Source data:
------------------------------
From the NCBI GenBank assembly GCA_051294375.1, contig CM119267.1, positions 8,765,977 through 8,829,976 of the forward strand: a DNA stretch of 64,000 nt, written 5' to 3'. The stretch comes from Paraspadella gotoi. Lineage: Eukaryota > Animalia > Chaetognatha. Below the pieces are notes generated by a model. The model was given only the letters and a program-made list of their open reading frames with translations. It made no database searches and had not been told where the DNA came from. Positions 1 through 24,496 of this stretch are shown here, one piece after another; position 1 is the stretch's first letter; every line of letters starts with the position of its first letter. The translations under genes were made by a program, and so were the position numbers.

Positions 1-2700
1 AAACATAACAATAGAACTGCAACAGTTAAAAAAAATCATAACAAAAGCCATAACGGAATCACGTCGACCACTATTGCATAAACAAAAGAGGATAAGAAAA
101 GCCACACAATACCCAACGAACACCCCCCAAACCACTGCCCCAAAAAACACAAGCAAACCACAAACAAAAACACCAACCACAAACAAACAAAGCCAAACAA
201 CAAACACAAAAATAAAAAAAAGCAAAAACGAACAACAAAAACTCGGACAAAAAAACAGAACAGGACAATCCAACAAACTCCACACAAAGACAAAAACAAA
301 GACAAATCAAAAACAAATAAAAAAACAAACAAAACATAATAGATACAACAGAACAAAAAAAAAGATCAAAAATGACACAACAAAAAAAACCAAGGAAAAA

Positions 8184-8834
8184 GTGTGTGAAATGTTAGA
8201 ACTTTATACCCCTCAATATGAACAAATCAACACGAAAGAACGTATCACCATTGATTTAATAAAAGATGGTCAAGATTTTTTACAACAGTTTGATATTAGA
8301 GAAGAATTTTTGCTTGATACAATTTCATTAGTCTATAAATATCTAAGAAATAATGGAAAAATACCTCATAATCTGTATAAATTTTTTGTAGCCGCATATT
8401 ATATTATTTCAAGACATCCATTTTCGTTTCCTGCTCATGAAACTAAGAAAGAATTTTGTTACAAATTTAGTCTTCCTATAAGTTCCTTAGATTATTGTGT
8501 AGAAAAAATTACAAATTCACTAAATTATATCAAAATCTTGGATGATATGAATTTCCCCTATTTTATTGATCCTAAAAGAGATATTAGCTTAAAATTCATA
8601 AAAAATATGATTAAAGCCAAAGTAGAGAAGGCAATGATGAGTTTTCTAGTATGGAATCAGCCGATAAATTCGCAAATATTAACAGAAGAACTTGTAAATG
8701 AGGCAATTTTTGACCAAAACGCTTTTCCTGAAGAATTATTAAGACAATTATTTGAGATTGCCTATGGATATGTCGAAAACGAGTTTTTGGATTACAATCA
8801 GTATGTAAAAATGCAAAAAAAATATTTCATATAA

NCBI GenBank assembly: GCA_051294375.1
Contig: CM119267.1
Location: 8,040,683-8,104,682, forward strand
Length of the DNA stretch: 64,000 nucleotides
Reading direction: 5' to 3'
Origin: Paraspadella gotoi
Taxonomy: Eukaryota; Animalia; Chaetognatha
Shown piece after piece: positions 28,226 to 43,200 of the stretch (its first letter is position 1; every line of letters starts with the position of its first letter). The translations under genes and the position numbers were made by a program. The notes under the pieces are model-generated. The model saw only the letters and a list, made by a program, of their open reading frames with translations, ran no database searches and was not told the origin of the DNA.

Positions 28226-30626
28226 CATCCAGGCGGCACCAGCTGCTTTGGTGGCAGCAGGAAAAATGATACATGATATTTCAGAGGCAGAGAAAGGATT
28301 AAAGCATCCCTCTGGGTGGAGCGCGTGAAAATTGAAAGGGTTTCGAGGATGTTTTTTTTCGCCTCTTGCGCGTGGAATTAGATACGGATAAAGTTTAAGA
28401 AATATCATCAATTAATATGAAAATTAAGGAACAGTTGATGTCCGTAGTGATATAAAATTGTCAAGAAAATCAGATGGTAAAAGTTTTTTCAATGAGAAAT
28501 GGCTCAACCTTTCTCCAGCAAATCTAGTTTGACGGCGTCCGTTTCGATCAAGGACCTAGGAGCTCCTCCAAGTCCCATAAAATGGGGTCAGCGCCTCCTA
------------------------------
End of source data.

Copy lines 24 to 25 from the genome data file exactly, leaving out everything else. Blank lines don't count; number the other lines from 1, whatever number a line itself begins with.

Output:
Positions 28226-30626
28226 CATCCAGGCGGCACCAGCTGCTTTGGTGGCAGCAGGAAAAATGATACATGATATTTCAGAGGCAGAGAAAGGATT